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Fetal Alcohol Syndrome
James R. Thompson
December 1, 1998
This article contained shocking descriptions from delivery room
doctors and nurses concerning babies born with FAS. Because alcohol drunk
by a pregnant mother passes through her bloodstream to the placenta and into
the baby\'s bloodstream, and the fetal metabolism is fifty percent slower than
the mother\'s, the effects of the alcohol stay with the baby long after it does
with the mother. Doctors and nurses said that some babies are born smelling
of cheap wine, since they soaked in it in the mother\'s alcoholic amniotic fluid
before birth. Additionally, some babies are actually born drunk. As a result,
they need to be sobered and detoxified as soon as the umbilical cord is cut.
Even though these are two examples are extreme cases, they illustrate that
alcohol is a common chemical teratogen (a chemical that produces birth
deformities), and recent medical research confirms that fetal alcohol
syndrome is still the leading cause of mental retardation in children. With the
effects of alcohol ranging from mild to severe, there are actually two terms to
be known. First, Fetal Alcohol Effects (FAE), which is the broad and
encompassing term that accounts for mild to severe effects. FAS is actually
the extreme range of FAE, and it describes the worst problems that children
can get from prenatal alcohol exposure.
Blume, Sheila B. 1998. "Alcoholism in Women". Harvard Mental Health
Letter. pp 5-7.
The author of this article, Shelia B. Blume, M.D., C.A.C., is Clinical
Professor of Psychiatry at the State University of New York at Stony Brook
and Medical Director of the Alcoholism, Chemical Dependency, and
Compulsive Gambling Programs at the South Oaks Hospital in Amityville,
Long Island. Blume focused on alcoholism in the American society,
especially in regard to women, and the benefits treatment can do, not to
mention stopping FAS. According to Blume, women are physiologically
more sensitive to alcohol than men. The two reasons are that women\'s bodies
have a higher proportion of fat and a lower proportion of water, so that the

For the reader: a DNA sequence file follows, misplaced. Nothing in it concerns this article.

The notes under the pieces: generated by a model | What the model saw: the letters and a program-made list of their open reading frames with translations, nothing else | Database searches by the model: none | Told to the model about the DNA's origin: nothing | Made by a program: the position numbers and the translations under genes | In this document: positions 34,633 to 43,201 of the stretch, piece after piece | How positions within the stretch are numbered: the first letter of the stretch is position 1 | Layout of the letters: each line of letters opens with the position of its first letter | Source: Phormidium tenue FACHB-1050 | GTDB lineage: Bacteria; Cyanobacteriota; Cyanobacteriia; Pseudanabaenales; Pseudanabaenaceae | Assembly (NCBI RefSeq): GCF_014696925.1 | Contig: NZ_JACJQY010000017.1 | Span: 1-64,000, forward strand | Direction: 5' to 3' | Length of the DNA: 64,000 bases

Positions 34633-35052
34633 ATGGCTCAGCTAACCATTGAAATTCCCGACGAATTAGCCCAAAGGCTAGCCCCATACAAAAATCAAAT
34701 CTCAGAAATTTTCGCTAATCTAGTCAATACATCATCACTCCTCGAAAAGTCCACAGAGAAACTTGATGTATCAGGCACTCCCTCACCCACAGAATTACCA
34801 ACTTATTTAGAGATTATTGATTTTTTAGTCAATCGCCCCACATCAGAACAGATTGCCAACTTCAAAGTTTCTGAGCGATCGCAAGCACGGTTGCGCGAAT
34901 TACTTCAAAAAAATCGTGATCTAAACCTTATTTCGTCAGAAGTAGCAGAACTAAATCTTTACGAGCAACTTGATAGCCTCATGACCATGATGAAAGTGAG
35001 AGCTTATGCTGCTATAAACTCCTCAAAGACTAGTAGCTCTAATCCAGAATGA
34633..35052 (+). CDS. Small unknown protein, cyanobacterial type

alcohol is less diluted when they drink. Also, a man\'s stomach secretes more
of an enzyme that breaks the alcohol down before it reaches the bloodstream.
As a result, it women are ever induced to drink as much as men, they will
have a higher rate of alcohol problems. Women now make up a third of
Alcoholics Anonymous, and some alcoholism programs have added all-
female therapy groups. Unfortunately, women with alcohol problems still
need better screening and access to treatment, and few programs provide
child care, or accommodate both mothers and children.
Burgess, Donna M.and Streissguth, Ann P. 1992. "Fetal Alcohol Syndrome
and Fetal Alcohol Effects: Principles For Educators". Phi Delta
Kappan. pp. 24+.
This article defined FAS medically, it spoke of the prevalence of FAS,
the behavioral characteristics of FAS, and especially academic characteristics
and guiding principles for educational programs for FAS children. The article
mentions that if independence and productivity are the goals of education,
then the principles guiding instructional programs must be consistent with
those objectives. Children with FAS greatly benefit with early intervention
because it is important to begin early to guide the learning of appropriate,
functional skills and to decrease the occurrence of inappropriate behaviors.
Targeting functional skills, teaching communication skills, making choices,
and teaching social skills are all important aspects of teaching children with
FAS. In dealing with challenging behaviors, the article stressed that planning
ahead with an educational team better prepares the teachers for a challenging
situation, and the team will be more likely to behave consistently. This article
concluded with a list of detailed steps of what school districts can do to meet
the needs of FAS students which included prenatal alcohol and drug exposure
in the district health screening protocol, distribution and use of information
gathered from the health screening, the provision of educational opportunities
for district personnel regarding FAS, a referral system for students identified
as having possible alcohol and drug-related effects, and a district wide plan
meeting for meeting the needs of students with known or suspected effects.
Coles, Ph.D, Claire. 1994. "Critical Periods for Prenatal Alcohol Exposure".
Alcohol Health and Research World. pp.22-29.
According to this article, birth defects associate with FAS can vary,
depending on when during gestation the fetus is exposed, and how long the
exposure continues. The article also mentioned that in the first half of this
century, the placenta was considered a natural barrier capable of protecting
the developing child from exposure to harmful agents, including disease and
toxic chemicals. Researchers from the 950\'s found that certain diseases, like
rubella, and environmental agents, like mercury, were teratogenic. The risky
period was considered to be
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